In a recent decision, the Supreme Court of New York, Dutchess County, held that the mere shipment of products into the State of New York at plaintiff-customer’s sole direction was an insufficient basis upon which to confer personal jurisdiction over Gibson Aviation, a company headquartered in Oklahoma.

The owner and pilot of a Cessna U206G filed suit in New York against multiple defendants following a forced landing due to total loss of engine power near Louisa, Virginia. Initial investigations revealed that plaintiff, who is a Mississippi resident, purchased aircraft parts from Gibson via telephone and directed Gibson to ship the parts to another defendant located in LaGrangeville, New York. Gibson filed a pre-answer motion to dismiss based on lack of personal jurisdiction.

In opposition to Gibson’s motion, plaintiff argued that New York is a “single transaction” state; thus, a single shipment to New York satisfies the “transacting business” requirement of New York’s long-arm statute (CPLR § 302(a)(1)). Plaintiff also claimed that Gibson purposefully availed itself of the privileges of conducting business in New York by operating a website that allows persons in New York to contract for aircraft engine-related components.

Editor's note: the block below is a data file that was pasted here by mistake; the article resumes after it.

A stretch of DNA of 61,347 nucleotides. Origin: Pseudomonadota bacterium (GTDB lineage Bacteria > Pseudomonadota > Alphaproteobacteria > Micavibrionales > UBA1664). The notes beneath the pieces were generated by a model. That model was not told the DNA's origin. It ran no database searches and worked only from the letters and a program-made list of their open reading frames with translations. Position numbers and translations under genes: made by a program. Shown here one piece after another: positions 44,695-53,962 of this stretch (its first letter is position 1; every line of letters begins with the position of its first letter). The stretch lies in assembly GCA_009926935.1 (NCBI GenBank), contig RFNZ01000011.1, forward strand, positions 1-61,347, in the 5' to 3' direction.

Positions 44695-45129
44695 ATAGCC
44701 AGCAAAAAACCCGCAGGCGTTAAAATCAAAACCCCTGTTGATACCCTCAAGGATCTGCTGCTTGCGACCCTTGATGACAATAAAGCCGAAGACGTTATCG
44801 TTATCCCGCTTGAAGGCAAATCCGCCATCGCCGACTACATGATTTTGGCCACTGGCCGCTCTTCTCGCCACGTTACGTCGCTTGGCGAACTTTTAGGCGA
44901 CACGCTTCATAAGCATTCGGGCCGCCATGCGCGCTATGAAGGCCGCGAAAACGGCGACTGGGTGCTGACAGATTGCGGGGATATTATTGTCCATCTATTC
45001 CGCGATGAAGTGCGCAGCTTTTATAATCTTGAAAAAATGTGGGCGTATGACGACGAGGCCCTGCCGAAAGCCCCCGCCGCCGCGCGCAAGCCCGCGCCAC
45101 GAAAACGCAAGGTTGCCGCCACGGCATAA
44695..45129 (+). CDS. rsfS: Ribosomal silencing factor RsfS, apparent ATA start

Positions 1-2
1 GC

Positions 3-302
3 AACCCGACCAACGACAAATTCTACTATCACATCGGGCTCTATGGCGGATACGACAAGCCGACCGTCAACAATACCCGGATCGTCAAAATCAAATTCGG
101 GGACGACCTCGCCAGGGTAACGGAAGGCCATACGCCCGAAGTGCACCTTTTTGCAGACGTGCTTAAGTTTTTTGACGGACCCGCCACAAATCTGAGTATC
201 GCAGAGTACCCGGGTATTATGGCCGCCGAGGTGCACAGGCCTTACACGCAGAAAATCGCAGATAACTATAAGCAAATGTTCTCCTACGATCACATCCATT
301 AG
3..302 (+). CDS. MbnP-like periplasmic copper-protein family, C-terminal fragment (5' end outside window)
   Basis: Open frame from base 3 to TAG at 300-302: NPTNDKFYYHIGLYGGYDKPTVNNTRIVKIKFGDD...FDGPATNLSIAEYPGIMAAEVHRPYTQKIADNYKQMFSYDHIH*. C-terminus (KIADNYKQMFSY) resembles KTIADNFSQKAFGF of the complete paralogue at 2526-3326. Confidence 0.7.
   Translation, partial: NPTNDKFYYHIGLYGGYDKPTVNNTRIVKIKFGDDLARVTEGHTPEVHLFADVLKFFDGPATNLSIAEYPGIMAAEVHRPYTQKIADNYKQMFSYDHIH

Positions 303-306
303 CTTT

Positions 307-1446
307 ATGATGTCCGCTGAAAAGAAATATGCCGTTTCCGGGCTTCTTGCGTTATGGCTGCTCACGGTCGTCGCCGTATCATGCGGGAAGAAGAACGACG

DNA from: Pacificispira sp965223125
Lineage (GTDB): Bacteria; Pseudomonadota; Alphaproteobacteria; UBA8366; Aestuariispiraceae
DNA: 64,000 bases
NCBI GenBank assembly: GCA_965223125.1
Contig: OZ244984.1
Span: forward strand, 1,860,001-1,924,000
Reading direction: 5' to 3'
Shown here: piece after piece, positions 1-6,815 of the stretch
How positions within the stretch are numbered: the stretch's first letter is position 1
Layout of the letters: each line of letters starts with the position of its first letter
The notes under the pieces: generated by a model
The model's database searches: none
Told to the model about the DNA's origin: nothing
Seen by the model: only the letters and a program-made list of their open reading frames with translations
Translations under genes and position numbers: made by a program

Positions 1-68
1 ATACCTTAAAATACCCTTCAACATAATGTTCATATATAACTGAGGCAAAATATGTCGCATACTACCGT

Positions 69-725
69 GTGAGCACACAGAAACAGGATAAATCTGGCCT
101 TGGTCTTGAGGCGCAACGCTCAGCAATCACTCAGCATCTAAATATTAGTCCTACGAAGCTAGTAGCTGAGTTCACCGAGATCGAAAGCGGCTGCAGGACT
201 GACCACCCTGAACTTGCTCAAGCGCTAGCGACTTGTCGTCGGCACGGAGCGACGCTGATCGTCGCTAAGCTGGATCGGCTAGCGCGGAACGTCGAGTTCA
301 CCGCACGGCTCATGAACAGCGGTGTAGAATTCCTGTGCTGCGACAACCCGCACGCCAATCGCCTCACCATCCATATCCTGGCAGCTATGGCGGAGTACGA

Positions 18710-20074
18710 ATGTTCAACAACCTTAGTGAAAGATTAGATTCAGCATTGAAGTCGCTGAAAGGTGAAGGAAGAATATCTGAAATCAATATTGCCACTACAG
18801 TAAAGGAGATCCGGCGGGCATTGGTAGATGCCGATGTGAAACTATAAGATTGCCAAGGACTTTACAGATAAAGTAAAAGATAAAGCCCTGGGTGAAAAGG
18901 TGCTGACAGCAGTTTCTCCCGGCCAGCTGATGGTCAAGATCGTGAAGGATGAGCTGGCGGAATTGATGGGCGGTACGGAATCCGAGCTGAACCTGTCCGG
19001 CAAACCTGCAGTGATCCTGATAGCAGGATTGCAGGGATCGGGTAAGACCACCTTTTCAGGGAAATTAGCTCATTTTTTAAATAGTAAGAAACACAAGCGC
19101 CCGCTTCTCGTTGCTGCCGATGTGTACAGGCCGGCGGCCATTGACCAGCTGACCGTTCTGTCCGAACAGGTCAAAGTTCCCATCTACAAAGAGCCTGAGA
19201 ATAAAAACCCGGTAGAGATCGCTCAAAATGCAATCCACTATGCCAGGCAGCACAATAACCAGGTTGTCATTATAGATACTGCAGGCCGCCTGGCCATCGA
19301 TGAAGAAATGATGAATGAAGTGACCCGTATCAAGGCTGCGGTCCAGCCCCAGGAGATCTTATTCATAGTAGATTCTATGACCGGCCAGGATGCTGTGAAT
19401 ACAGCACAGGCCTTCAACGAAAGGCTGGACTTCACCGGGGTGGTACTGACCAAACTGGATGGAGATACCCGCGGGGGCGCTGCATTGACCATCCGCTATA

The court rejected both arguments, noting that “an internet presence is not enough, particularly [where the] website does not provide for direct purchase.” The court also declined plaintiff’s request for jurisdictional discovery.

While the decision does not cite federal case law, it is evident that its rationale embraces the United States Supreme Court’s preference for predictability and constitutional limitations on the exercise of specific jurisdiction.